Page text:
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Experience Does Not Eliminate Bubbles: Experimental Evidence

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  • Anita Kopányi-Peuker
  • Matthias Weber
  • Lauren Cohen

Abstract

We study the role of investor experience in the formation of asset price bubbles. We conduct a call market experiment in which participants trade assets with each other and a learning-to-forecast experiment in which participants only forecast future prices (while trade based on these forecasts is computerized). Each experiment comprises three treatments varying the information that participants receive about the fundamental value. Each experimental market is repeated three times. Throughout, we observe sizable bubbles that persist despite participant experience. Our findings in the call market experiment contrast with those in the literature. Our findings in the learning-to-forecast experiment are novel.

Suggested Citation

  • Anita Kopányi-Peuker & Matthias Weber & Lauren Cohen, 2021. "Experience Does Not Eliminate Bubbles: Experimental Evidence," Review of Financial Studies, Society for Financial Studies, vol. 34(9), pages 4450-4485.
  • Handle: RePEc:oup:rfinst:v:34:y:2021:i:9:p:4450-4485.
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    Cited by:

    1. Cars Hommes & Anita Kopányi-Peuker & Joep Sonnemans, 2021. "Bubbles, crashes and information contagion in large-group asset market experiments," Experimental Economics, Springer;Economic Science Association, vol. 24(2), pages 414-433, June.
    2. Roger, Tristan & Roger, Patrick & Willinger, Marc, 2022. "Number sense, trading decisions and mispricing: An experiment," Journal of Economic Dynamics and Control, Elsevier, vol. 135(C).
    3. Bulutay, Muhammed & Cornand, Camille & Zylbersztejn, Adam, 2022. "Learning to deal with repeated shocks under strategic complementarity: An experiment," Journal of Economic Behavior & Organization, Elsevier, vol. 200(C), pages 1318-1343.
    4. John Duffy & Janet Hua Jiang & Huan Xie, 2021. "Pricing Indefinitely Lived Assets: Experimental Evidence," CIRANO Working Papers 2021s-32, CIRANO.
    5. Bao, Te & Hommes, Cars & Pei, Jiaoying, 2021. "Expectation formation in finance and macroeconomics: A review of new experimental evidence," Journal of Behavioral and Experimental Finance, Elsevier, vol. 32(C).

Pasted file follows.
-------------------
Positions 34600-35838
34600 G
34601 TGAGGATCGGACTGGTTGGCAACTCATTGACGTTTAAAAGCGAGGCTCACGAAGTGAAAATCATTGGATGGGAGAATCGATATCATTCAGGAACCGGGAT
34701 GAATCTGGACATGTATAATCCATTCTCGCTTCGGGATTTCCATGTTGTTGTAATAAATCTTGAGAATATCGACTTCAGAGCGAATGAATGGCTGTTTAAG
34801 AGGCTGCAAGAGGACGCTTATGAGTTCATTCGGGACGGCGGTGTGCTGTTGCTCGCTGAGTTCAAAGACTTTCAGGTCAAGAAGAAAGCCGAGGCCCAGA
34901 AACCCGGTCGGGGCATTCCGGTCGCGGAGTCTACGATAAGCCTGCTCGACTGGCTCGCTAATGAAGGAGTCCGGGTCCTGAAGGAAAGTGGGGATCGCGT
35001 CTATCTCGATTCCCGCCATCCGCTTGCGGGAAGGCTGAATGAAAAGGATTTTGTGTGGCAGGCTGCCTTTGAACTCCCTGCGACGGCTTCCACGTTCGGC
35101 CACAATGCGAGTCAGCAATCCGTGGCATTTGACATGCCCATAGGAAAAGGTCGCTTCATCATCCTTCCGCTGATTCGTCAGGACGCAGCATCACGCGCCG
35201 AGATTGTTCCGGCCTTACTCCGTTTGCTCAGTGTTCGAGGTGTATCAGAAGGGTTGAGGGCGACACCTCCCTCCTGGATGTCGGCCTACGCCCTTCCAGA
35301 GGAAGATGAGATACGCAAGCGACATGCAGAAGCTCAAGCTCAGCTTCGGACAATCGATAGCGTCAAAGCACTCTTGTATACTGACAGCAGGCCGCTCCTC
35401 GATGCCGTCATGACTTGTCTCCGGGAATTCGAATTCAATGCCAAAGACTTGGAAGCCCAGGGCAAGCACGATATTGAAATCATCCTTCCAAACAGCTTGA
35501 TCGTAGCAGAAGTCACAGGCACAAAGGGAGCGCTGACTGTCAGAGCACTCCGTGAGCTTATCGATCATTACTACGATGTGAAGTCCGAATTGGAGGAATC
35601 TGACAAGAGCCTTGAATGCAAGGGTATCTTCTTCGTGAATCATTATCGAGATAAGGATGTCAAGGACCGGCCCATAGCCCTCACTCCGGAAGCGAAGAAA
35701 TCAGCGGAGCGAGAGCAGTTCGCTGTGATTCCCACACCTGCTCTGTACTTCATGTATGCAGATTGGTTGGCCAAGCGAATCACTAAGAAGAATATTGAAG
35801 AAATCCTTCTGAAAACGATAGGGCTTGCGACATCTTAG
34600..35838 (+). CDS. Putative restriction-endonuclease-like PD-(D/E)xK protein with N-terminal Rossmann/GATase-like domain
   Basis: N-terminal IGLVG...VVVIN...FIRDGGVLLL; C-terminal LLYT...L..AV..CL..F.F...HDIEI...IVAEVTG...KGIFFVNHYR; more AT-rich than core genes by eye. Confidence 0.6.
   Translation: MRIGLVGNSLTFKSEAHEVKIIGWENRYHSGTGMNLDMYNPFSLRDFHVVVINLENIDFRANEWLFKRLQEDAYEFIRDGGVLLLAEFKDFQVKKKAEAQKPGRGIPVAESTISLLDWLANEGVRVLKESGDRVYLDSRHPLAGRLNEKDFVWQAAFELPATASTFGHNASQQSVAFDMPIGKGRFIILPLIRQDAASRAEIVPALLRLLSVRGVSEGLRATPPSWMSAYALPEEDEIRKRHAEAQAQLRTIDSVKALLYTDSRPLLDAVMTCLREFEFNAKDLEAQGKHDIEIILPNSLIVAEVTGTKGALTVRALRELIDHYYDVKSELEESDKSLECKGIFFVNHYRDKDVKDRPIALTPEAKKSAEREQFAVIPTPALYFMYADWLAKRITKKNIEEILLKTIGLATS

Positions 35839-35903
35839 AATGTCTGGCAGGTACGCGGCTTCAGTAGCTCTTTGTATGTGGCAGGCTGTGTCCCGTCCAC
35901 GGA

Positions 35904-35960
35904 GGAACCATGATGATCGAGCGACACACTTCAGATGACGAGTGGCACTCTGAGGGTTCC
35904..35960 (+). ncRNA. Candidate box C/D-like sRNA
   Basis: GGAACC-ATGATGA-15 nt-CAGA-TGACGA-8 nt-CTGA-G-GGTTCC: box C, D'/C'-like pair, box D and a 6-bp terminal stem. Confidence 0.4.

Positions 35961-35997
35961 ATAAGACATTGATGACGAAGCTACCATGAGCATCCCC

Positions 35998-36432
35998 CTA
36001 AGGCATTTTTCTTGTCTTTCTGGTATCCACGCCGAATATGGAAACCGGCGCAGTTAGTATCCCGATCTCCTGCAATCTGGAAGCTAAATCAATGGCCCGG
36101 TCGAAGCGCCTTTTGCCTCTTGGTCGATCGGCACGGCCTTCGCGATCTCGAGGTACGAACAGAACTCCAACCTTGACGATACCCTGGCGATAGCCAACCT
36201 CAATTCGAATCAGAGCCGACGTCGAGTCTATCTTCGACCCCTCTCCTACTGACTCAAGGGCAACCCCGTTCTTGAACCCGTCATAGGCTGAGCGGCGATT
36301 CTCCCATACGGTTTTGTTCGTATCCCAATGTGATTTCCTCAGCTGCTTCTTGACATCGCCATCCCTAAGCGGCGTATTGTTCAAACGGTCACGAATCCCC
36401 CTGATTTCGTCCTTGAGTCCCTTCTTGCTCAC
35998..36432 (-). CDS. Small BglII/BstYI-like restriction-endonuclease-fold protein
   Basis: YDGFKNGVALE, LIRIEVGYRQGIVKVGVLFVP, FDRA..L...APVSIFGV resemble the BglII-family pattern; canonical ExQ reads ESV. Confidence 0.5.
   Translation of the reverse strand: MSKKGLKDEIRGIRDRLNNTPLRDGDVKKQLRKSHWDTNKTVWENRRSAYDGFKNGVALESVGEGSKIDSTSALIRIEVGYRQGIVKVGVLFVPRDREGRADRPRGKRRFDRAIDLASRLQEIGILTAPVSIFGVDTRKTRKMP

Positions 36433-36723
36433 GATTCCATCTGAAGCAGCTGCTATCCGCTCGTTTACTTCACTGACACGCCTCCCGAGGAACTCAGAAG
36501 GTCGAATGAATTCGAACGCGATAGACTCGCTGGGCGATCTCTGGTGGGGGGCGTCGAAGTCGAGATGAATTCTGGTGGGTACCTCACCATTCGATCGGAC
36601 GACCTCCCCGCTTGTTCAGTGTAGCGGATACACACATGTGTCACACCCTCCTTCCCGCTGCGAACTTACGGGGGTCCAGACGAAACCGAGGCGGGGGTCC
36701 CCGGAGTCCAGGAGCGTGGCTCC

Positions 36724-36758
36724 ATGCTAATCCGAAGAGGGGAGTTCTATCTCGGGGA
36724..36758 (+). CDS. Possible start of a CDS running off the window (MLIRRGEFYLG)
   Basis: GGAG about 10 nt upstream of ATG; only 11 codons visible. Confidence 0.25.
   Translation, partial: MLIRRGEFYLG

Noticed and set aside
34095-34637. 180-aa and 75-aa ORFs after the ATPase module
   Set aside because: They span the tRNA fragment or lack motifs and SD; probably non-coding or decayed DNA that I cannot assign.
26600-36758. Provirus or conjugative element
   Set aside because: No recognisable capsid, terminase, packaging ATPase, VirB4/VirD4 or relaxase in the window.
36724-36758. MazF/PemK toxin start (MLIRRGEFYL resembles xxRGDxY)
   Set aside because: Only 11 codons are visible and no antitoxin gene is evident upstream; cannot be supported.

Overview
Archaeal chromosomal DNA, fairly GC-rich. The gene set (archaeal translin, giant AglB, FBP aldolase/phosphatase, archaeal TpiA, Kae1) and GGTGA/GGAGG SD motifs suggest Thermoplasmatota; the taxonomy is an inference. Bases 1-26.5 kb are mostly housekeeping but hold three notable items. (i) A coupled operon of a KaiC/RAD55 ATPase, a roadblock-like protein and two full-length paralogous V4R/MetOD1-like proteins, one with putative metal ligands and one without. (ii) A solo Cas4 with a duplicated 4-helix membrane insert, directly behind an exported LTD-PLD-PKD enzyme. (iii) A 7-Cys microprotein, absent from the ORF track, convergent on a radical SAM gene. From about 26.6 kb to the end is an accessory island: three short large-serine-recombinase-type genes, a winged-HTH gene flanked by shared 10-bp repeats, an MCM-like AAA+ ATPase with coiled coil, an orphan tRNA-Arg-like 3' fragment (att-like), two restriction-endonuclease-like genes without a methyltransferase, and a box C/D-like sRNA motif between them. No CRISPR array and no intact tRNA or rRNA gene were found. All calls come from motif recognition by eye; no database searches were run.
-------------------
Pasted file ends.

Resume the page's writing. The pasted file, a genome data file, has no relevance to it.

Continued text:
6. Anufriev, Mikhail & Chernulich, Aleksei & Tuinstra, Jan, 2022. "Asset price volatility and investment horizons: An experimental investigation," Journal of Economic Behavior & Organization, Elsevier, vol. 193(C), pages 19-48.
    7. Matthias Weber & John Duffy & Arthur Schram, 2019. "Credit Default Swap Regulation in Experimental Bond Markets," Working Papers on Finance 1905, University of St. Gallen, School of Finance.
    8. Weber, Matthias, 2019. "Behavioral Optimal Taxation: The Case of Aspirations," SocArXiv fpnw6, Center for Open Science.
    9. Weber, Matthias, 2022. "From Individual Human Decisions to Economic and Financial Policies," SocArXiv 5ju7z, Center for Open Science.
    10. Te Bao & Brice Corgnet & Nobuyuki Hanaki & Yohanes E. Riyanto & Jiahua Zhu, 2022. "Predicting the unpredictable: New experimental evidence on forecasting random walks," ISER Discussion Paper 1181, Institute of Social and Economic Research, Osaka University.
    11. Kopányi, Dávid & Rabanal, Jean Paul & Rud, Olga A. & Tuinstra, Jan, 2019. "Can competition between forecasters stabilize asset prices in learning to forecast experiments?," Journal of Economic Dynamics and Control, Elsevier, vol. 109(C).
    12. Matthias Weber, 2021. "Behavioral optimal taxation: Aspirations," Journal of Behavioral Economics for Policy, Society for the Advancement of Behavioral Economics (SABE), vol. 5(1), pages 19-26, Septembre.

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    JEL classification:

    • G40 - Financial Economics - - Behavioral Finance - - - General
    • G10 - Financial Economics - - General Financial Markets - - - General (includes Measurement and Data)
    • C92 - Mathematical and Quantitative Methods - - Design of Experiments - - - Laboratory, Group Behavior
    • D90 - Microeconomics - - Micro-Based Behavioral Economics - - - General

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